Three years later Radu's father's abuse would become to physical. It may have been triggered by the rites his late wife's relatives had to perform yet again. To prevent her from turning into a vampire, they had to return to exhume and place her remains in a box. They then poured wine on the box and a priest read from the scriptures. Radu's father had looked on and thought this a waste of perfectly good wine. When the ritual was done, someone observed that the body had not sufficiently decayed. This meant that the corpse had to be labelled as vrykola kas. The relatives had no choice but to cremate the body for fear that Radu's mother would return as a nosferatu. Young Radu watched in torment as the smoke rose in a thick cloud. His heart blackened and charred like his mother's body. Any quantum of happiness that may have remained within him floated away with his beloved mother's ashes.

Hatred. Loathing. Spite. Scorn. These words were not enough to express the extreme emotions Radu felt toward the world. And even though he had already been in its farthest reaches, he retreated further into his own morbid little world. As he grew older, he wished his sickness would someday take him. He would openly embrace it like he did his mother all those years ago. But life has its own twisted sense of humour, for as he grew older, Radu’s health miraculously became better. It was as if the cancerous hate within him killed all of his sick cells; curing him of his frailty in a cruel joke to lengthen his existence. And if it were not for his conscience and misplaced sense of guilt and responsibility, he would have ended his father’s and his own existence long ago.
Radu made ends meet by finding odd jobs wherever he could. Though his health had improved he still had little physical strength and so could not get the more ‘lucrative’ jobs. These involved substantially more bodily activity and brawn. His mind was sharper than the guillotine of the executioner in Bucharest, but he was not afforded the chance to advance his education. His father shot the idea of it down in two sentences. “Who’s going to take care of me then? You want to let me die like you did your mother?” This hurt Radu deeply but he still felt some sympathy for his father. He would sometimes find him weeping in his favourite chair. A sobbing grown man can evoke feelings of sympathy muddled in disgust, and this only reinforced the emotions of guilt in the dusty corners of Radu’s heart. But of course the old man was ungrateful. He however did develop a new-found respect for his son when the spectre returned.

Guttural screams came from Radu’s father’s room. Radu fumbled with his lantern and quickly stumbled from his bed with one arm stretched out groping the dark. He was still a little drunk with sleep but immediately sobered up when he saw his father’s neck hanging from the creature’s mouth. That powder-white rat-like face was one Radu could never forget. Flashes of his mother in the very same contorted position with blood dripping from her neck darted across his field of vision. A dark episode of déjà vu. Radu’s muscles had stiffened and his throat became dry when his eyes met those of the nosferatu. He could not see its mouth because it was clamped around his father’s jugular, but he could feel it smiling--a crooked and cruel smile.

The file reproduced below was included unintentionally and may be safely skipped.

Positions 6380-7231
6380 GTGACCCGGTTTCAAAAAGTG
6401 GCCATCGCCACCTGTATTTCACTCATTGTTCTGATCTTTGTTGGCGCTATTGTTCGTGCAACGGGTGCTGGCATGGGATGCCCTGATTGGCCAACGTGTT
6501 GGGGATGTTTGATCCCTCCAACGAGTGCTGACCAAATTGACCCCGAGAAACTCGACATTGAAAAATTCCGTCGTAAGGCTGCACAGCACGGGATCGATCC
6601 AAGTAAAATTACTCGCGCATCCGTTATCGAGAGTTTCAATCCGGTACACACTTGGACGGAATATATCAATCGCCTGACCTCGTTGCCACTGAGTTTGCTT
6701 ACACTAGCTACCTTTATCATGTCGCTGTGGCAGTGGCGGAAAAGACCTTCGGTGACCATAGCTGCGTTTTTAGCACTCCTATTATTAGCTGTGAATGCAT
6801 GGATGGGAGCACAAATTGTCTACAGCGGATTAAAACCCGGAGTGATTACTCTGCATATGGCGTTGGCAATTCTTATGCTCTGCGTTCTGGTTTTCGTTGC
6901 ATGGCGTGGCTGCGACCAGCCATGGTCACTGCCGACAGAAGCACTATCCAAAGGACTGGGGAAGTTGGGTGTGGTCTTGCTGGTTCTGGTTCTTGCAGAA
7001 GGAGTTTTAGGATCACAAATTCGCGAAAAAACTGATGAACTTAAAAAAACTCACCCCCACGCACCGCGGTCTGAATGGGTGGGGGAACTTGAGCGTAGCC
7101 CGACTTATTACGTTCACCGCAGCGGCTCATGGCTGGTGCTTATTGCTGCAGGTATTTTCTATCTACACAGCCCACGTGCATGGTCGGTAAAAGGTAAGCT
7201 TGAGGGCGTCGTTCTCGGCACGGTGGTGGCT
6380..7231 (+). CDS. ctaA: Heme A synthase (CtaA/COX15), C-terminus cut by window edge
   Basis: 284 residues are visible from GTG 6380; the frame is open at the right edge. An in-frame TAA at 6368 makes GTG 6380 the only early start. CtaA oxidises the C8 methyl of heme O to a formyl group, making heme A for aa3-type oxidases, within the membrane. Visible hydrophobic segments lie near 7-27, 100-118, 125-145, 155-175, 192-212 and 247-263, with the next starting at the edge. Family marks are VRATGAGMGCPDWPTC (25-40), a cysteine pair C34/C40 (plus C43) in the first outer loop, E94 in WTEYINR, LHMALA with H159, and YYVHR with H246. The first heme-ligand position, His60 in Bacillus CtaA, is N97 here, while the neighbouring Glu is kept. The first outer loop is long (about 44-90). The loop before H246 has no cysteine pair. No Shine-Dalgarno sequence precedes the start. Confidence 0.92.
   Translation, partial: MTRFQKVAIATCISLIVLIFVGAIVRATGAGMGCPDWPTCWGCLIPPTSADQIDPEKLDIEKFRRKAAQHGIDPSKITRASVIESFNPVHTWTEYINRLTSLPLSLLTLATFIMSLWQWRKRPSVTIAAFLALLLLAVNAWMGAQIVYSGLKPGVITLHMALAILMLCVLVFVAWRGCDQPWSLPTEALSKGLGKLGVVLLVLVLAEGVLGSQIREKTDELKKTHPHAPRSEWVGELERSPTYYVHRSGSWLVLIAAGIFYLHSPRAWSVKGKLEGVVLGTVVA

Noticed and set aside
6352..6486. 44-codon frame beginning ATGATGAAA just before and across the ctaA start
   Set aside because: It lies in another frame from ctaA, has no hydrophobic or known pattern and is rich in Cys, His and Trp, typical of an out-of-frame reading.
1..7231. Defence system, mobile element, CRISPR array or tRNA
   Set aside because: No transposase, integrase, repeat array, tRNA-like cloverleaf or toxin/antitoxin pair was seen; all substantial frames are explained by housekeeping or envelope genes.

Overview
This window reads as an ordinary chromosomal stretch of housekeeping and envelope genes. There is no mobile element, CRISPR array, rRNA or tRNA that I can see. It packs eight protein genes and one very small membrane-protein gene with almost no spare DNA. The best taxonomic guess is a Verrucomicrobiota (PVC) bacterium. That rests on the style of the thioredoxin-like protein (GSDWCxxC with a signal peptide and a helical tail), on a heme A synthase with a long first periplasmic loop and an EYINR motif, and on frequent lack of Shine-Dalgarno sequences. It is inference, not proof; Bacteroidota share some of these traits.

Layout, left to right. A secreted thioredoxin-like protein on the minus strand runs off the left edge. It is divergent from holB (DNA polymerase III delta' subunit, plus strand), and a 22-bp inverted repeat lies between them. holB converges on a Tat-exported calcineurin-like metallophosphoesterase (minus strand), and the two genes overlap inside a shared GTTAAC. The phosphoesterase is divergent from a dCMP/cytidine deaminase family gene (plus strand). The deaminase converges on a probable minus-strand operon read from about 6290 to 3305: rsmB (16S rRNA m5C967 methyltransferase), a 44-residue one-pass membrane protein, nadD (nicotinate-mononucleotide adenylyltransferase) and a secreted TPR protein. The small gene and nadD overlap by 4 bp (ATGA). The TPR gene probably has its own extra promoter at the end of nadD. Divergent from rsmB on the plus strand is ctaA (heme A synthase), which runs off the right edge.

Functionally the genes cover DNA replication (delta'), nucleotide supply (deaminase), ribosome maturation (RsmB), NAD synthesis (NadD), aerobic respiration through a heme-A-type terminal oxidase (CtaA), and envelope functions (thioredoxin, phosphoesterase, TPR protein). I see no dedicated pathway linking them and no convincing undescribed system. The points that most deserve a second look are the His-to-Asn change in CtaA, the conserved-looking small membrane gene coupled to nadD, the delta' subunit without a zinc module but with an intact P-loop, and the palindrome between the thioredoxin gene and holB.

“STOP!” shrieked Radu, “Why must you torment me so? You have already taken the one thing I loved in this world! Even when you were not physically here, you haunted my dreams! Why me!?”
The vampire dropped the rigid old man from its jaws. “Torment you?” the vampire spoke. “I possess no regard for human life; therefore I cannot expend any amount of effort to ‘torment’ you young man. This is merely how I sometimes entertain myself. No different from a boy smashing ants with his thumb to pass time. Quite immature, it may be, but when one is immortal; years are like days and one must find ways to fill the time. I just thought I might visit and see how you were.”
Radu was dumbfounded by the creature’s horrific revelations. ‘No regard for human life’. He toyed with idea in his head, turning it over with child-like curiosity. It was so clear to him now. There was no point of living if you were only to die. No matter what you did in between sleeps, death was inevitable, and therefore life was futile. But if you were already dead, if you were IMMORTAL; the futility of life was removed. The weakness of it was cut out like a malignant tumour. And with such power... Maybe life, or afterlife; would be worth living. Its frailty would have been removed. Its weakness would be plucked.
“Take me instead,” Radu said flatly. “Make me like you. Turn me into a creature of the night. My father professed after all that I would become a mullo, spare his insignificant life and take mine in his place.”
The vampire had a smug look on his cold features. He stroked his long claws along the length of his face down to the streaks of blood on his chin. He appeared to give it much thought. Radu’s father was on his bed sniveling in terror. He had raised his eyebrows so far back they were almost above his forehead, his eyes bulging and teary. The nosferatu paid him no mind. He was fixated on Radu.
“Fine,” he said finally, “I need the company anyway.” And in a blur, the creature grabbed Radu and disappeared through the broken window. Radu’s father remained on his bed gasping for air and looking through the window, his son and the thing that had killed his wife had faded into the blackness.
The vampire took Radu to an old cemetery and they desecrated a grave with an old broken tombstone. The two dug out the earth, Radu digging more frantically as they went deeper. His heart thudded like it would burst out of his chest at any moment. When they had finally reached the coffin, the creature yanked it out with amazing strength. It then fluttered away into some dark trees and hid the pine box behind them.
It returned in seconds and stood in front of Radu, eyes narrowed. Radu nodded his head in agreement like some words had telepathically passed between them. “We will have to share a grave tonight my friend. You will be accorded your own when you are strong enough.”
“So be it,” replied Radu. And without warning the vampire was at his neck. He drank heavily from Radu and almost drained him completely. When the world had begun to fade out from Radu’s vision, the vampire slit his own wrist and thrust it against Radu’s mouth.
Radu suckled from the creature’s wrist. He drank for survival at first and then gasped for air and recoiled when he had regained some of his consciousness.
“Drink!” the vampire shouted, “It is the only way for you to become! Finish what you started!”
And so Radu drank. He drank like his father did when he meant to shut the world out. He drank like he did from his mother’s breast long ago, when he was still ‘the happy one’. And when he had his fill, he simply passed out. The vampire laid him into the grave and then covered them both with dirt. Radu slept his last mortal sleep. Over the days he would shed his hair and fragile shell of a body. And when he rose again, he would be a mullo. He would be, a Nosferatu.

My brother Chibale's rendition of Radu